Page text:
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James Taylor

I will use this blog to discuss business challenges and how technologies like analytics, optimization and business rules can meet those challenges.

About the author >

James is the CEO of Decision Management Solutions and works with clients to automate and improve the decisions underpinning their business. James is the leading expert in decision management and a passionate advocate of decisioning technologies business rules, predictive analytics and data mining. James helps companies develop smarter and more agile processes and systems and has more than 20 years of experience developing software and solutions for clients. He has led decision management efforts for leading companies in insurance, banking, health management and telecommunications. James is a regular keynote speaker and trainer and he wrote Smart (Enough) Systems (Prentice Hall, 2007) with Neil Raden. James is a faculty member of the International Institute for Analytics.

Well that headline probably got your attention. It came from an article on CIO Magazine:To Hell with Business Intelligence: 40 Percent of Execs Trust Gut.
According to recent research from Accenture, nearly half (40 percent) of major corporate decisions are based on the good 'ole gut.
Interesting. But why?
61 percent said it was because good data was not available, and just over half (55 percent) said their decisions relied on qualitative and subjective factors.
More interesting. Of course it could easily be argued that even bad data is better than nothing, especially if you can make some assessment of how bad it might be or at least understand its limitations. And the second one should worry CEOs and boards across the country - "qualitative and subjective factors". These are often illegal - think insurance or banking where decisions about pricing or risk may not be based on these kind of factors - and always influenced by the underlying biases of the decision maker.
But then we get to what I makes this interesting to me (as a writer on decision management):
Other reasons related to workforce challenges: 23 percent of respondents said "insufficient quantitative skills in employees" were a main impediment at their company, and 36 percent said their company "faces a shortage of analytical talent."
These two are, frankly, only a problem if you think data is for helping an individual make a decision (decision support) and nothing else. If, as I do, you believe that data can also be used to automate and manage decisions (decision management) then these problems fade into the background.
If the system tells the user what decision to make or even what 2 or 3 choices are valid, appropriate, legal and potentially profitable then the user does not need quantitative skills. The user just needs to be able to read and then use information. Call center representative should not be required to have quantitative skills to use customer data to make better retention decisions - they should be required to have people skills to make the customer feel good about the targeted retention offer the system suggests (that is based on policies, regulations and analytics).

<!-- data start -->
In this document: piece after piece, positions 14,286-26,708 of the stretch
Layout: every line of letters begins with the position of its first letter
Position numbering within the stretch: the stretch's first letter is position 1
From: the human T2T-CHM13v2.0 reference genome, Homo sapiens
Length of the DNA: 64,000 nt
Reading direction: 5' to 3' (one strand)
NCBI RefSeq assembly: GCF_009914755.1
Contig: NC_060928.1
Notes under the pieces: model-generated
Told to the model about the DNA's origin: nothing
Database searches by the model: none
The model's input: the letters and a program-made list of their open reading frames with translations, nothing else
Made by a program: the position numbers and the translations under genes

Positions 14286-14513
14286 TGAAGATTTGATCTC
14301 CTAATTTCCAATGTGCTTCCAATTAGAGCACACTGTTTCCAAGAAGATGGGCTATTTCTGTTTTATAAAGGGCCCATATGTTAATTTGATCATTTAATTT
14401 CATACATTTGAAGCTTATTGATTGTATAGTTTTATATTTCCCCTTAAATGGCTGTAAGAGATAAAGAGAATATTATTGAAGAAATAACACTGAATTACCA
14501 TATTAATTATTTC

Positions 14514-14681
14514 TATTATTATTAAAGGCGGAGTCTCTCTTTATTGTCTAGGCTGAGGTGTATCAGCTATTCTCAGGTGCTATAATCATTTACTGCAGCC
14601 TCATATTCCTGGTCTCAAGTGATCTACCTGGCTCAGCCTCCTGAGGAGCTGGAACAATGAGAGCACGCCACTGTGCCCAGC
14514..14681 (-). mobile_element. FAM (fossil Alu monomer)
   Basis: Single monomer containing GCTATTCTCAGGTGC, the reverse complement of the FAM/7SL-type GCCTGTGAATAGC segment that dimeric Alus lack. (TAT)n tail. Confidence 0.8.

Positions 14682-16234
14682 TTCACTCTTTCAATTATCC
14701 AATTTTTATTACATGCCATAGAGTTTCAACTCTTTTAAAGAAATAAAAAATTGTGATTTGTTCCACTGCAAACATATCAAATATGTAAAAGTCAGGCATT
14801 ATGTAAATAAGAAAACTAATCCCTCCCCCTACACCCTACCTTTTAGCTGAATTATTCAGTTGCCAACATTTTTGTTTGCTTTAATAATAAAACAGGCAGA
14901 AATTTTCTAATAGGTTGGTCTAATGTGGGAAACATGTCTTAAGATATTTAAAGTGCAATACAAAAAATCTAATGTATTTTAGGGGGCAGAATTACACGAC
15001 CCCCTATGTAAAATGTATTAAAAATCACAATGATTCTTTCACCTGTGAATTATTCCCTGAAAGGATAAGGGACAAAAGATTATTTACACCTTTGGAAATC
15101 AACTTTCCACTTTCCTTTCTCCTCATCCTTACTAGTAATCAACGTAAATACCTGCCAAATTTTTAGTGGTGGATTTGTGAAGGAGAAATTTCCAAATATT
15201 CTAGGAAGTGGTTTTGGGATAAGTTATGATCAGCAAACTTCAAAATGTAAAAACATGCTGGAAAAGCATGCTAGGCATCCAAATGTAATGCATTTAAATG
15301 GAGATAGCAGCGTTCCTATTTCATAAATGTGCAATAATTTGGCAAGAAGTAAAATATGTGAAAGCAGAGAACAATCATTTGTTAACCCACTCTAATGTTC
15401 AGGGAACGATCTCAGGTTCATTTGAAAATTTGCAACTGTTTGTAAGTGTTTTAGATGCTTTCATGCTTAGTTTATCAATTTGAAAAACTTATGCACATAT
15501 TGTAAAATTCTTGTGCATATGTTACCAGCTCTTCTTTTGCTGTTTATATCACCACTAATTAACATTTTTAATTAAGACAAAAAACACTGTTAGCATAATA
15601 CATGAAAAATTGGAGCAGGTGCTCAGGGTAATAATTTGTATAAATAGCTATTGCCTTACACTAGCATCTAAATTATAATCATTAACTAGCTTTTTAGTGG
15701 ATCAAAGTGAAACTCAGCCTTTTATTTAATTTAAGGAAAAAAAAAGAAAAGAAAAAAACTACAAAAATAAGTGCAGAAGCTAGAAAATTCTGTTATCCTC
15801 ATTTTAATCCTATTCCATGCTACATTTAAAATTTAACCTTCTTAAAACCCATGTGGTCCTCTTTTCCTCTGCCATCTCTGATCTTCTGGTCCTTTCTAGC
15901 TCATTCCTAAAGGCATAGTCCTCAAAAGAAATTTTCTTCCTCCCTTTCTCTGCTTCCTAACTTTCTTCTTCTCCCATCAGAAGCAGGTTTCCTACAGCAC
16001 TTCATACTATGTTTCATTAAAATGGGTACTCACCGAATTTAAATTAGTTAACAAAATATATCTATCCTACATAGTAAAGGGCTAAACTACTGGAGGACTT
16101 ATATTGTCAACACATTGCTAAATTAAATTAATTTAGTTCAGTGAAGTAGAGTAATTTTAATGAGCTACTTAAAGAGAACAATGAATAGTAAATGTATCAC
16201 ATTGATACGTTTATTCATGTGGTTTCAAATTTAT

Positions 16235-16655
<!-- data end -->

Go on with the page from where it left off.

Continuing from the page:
Using data to build decision management systems means that the users don't need to be quants. You just need some folks with quant skills to put the right models into your operational systems. This means that the analytical talent you do have is immediately multiplied. Your analytic team build a predictive analytic model, to predict customer churn for example, and that model gets embedded in a decision service that delivers customer retention offers. All your call center representatives now act based on an analytically-enhanced decision without having to have any analytical skills themselves.
It was reassuring that
Two-thirds surveyed recognize their decision-making failings and want to fix them
Though it was a pity that they thought more of the same would do so:
nearly three-quarters (72 percent) of the Accenture survey respondents say they are striving to increase their organization's business analytics and BI use.
Someone once said that the definition of insanity was to do the same thing the same way and expect a different result. All these companies have spent a ton of money on BI without changing their decision making. Perhaps they should try something new....

Posted January 31, 2009 5:32 PM
Permalink | 1 Comment |

1 Comment

Another question to ask is why: Why after all these years of business intelligence are executives still relying on their intuition to make decisions?

I would suggest that many of these intuition driven executives are very successful at their roles.

Maybe we should also look to the business intelligence industry and ask; what can we do to attract these "gut based" decision makers to our powerful technology?

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